Here’s a quick guide to wild rice — what it is, how to buy and cook it, a listing of simple ways to use it, and links to recipes. What is wild rice? It’s the seed of a tall aquatic grass that’s not a variety of rice, nor botanically even a grain. It’s often marketed as a form of rice, since it’s cooked and used in similar ways.
Native to parts of North America, most of our domestic crop is harvested by Native Americans in and around Minnesota and other Great Lakes states, where it thrives in freshwater lakes or rivers.
The fact that wild rice is a hand-harvested wild grass has made attempts at large-scale commercial cultivation difficult. Its relative scarcity is what makes it more expensive than actual rice varieties.
Wild rice is often used in fall and winter, not so much because it’s a seasonal ingredient, but because its nutty flavor and hearty texture lend themselves to cool-weather dishes like grain pilafs and stews. It’s a nice addition to grain salads and stuffings, and seem to especially complement dishes that incorporate winter squashes. More on these kinds of uses ahead.
How to buy and store wild rice
The most economical way to buy wild rice is in bulk, though it’s not commonly sold that way, even in natural foods stores. Chances are you’ll need to buy wild rice packaged. Well-stocked supermarkets often carry it, where it’s shelved near rice varieties. Explore online sources to compare prices. BulkFoods and Vitacost are good places to start.
Or buy directly from Native American sources such as Red Lake Nation Foods.
In the supermarket: you’ll see wild rice blends usually packaged with white rice. In these cases, the wild rice would have been partially cooked, as otherwise, there’s no way it would cook up at the same time as white rice. These mixes are good, so if you enjoy them, by all means; however, the wild rice is used more as an accent, so if you want a dish to highlight it, buy it to use on its own or to make a 50-50 blend with brown rice.
Wild rice has very low fat content so it’s not prone to rancidity, but still, if you don’t plan to use it within a month or two, depending on the season and how warm you keep your kitchen, move it to the refrigerator. If purchased in a package, transfer to a tightly lidded jar to keep it fresher longer.
Since wild rice is never polished or refined, it’s rich in nutrients. At 14 percent protein, it’s higher in protein than many grains. 1/2 cup of cooked wild rice contains more than 3 grams of protein and 80 calories. The protein is high quality, with good percentages of lysine and methionine, amino acids usually deficient in grains.
Wild rice is rich in the minerals iron and phosphorus and also provides magnesium, calcium, and zinc. It has higher concentrations of the B vitamins thiamine, niacin, and riboflavin than most common grains and is high in fiber while very low in fat. Here’s more nutrition information for wild rice.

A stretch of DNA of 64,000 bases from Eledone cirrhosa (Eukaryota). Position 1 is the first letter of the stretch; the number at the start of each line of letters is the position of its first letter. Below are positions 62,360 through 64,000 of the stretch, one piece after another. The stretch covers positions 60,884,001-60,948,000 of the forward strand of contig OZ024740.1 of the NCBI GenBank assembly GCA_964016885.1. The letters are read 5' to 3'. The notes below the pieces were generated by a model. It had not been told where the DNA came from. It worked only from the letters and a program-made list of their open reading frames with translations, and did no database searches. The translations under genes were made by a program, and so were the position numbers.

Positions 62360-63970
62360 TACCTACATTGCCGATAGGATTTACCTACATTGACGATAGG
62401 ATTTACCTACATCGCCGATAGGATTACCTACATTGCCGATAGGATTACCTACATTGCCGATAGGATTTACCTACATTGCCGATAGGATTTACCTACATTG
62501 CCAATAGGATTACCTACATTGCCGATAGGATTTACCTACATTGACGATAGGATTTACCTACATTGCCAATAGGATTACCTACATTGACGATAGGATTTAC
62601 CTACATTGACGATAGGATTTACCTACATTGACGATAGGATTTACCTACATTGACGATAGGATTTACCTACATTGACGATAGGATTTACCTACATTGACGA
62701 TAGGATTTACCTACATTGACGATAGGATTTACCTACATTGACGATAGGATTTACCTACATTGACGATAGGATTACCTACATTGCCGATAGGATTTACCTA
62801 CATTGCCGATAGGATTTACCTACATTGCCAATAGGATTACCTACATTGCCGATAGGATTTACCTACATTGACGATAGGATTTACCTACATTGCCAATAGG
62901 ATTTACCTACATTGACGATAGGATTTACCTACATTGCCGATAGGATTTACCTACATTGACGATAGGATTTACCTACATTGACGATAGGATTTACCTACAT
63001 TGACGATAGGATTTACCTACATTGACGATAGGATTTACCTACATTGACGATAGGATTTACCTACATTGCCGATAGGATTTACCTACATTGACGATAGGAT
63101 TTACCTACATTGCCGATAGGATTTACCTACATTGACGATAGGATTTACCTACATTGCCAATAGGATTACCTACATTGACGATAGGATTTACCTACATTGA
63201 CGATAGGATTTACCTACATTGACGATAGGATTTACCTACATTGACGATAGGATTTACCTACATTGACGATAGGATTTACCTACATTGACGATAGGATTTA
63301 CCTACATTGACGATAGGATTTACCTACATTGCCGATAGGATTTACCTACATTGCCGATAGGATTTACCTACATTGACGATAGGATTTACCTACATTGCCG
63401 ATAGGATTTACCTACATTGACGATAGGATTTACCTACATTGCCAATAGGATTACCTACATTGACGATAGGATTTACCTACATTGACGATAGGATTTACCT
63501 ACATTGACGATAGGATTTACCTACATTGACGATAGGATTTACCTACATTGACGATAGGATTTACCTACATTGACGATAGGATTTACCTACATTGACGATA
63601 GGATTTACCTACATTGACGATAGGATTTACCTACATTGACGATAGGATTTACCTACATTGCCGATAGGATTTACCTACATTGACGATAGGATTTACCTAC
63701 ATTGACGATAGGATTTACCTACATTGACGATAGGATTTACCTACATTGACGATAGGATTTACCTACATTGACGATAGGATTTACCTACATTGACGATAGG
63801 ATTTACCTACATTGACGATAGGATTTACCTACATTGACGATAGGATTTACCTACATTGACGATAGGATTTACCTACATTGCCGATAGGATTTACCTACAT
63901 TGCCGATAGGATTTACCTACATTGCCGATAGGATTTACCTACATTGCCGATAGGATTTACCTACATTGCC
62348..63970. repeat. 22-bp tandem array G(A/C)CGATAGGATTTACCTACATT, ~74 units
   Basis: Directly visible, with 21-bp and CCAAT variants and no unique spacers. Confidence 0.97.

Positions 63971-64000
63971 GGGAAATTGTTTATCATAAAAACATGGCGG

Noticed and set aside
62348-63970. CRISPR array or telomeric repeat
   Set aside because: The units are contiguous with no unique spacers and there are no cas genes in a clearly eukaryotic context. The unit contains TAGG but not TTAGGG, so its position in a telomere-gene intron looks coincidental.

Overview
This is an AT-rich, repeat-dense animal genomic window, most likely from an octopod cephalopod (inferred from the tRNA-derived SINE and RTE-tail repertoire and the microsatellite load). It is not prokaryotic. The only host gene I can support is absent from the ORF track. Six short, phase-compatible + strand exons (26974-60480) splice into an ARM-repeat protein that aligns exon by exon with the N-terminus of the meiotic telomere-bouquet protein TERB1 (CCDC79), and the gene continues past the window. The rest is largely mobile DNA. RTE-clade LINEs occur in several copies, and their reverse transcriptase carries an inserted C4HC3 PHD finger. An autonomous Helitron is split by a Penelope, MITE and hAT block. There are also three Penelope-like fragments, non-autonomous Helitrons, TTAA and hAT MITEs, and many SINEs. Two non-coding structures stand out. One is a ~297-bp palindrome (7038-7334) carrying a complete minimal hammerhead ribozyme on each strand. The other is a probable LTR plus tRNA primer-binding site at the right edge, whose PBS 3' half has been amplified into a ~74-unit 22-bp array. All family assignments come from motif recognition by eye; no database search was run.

How to cook wild rice
Basic cooked wild rice: Use 3 parts water to 1 part grain. Bring to a boil, stir in the grain, return to a boil, then lower the heat and simmer, covered, for about 40 minutes, until the water is absorbed. If it isn’t done to your liking, add 1/2 cup more water and cook until absorbed. Repeat as needed.
Should wild rice be pre-soaked? It’s not necessary, but it could save time. Combine the wild rice with the appropriate amount of water, bring to a boil, then cover and let stand off the heat for several hours.
Conveniently enough, the cooking times of brown and wild rice are similar, so they can be cooked together. The same goes for barley — another grain with a similar cooking time, and which makes for a pleasantly offbeat combination with wild rice. A half-and-half mixture of wild and brown rice (or barley) is a good balance, but you can combine them in whatever proportion you like.
Wild rice freezes well, raw or cooked.
How to use wild rice
If you enjoy the bold flavor and are feeling extravagant, there’s no reason that wild rice can’t be used on its own, say, in pilafs and salads. But since it’s more intense on its own wild rice often cooked and used in tandem with another grain, usually long-grain brown rice.
Wild rice pilafs: These are usually made half and half with lend themselves to many types of embellishment. Apples and nuts are common additions, with pecans a favorite. For variety, try using slivered almonds or chopped hazelnuts. Dried fruits (apricots, currants, chopped prunes) or fresh herbs are also nice additions.
Wild rice pilafs incorporating bright-colored steamed vegetables such as broccoli or carrots are tasty and visually appealing. Mushrooms of any kind are a good addition to wild rice pilafs as well. Season with fragrant nut oil or extra-virgin olive oil and chopped fresh herbs.
Combine with quinoa as a simple side: Cooked wild rice combined with more or less equal parts cooked quinoa is so tasty that all you need to add is a little vegan butter, salt and pepper. Quinoa takes half the time to cook, so cook the two separately.
As a soup garnish or accent: Try adding a small amount of cooked wild rice to pureed soups. It’s especially good in pumpkin and butternut squash soups.
As a salad ingredient: On its own or combined with another grain, wild rice makes a vigorous addition to grain salads. The same ingredients make delightful wild rice pilafs — apples, nuts, dried fruits, crisp vegetables — work in cold salads, too.
Casseroles: Swap in a cup or so of cooked wild rice for other grains (especially wild rice or quinoa) for a lovely accent of flavor and texture as well as an appealing visual touch as well.)
Stuffings: Add a cup or two of cooked wild rice to bread stuffings before they go into the oven. See a recipe following.
Recipes using wild rice on this site
Vegan recipes using wild rice
From around the web: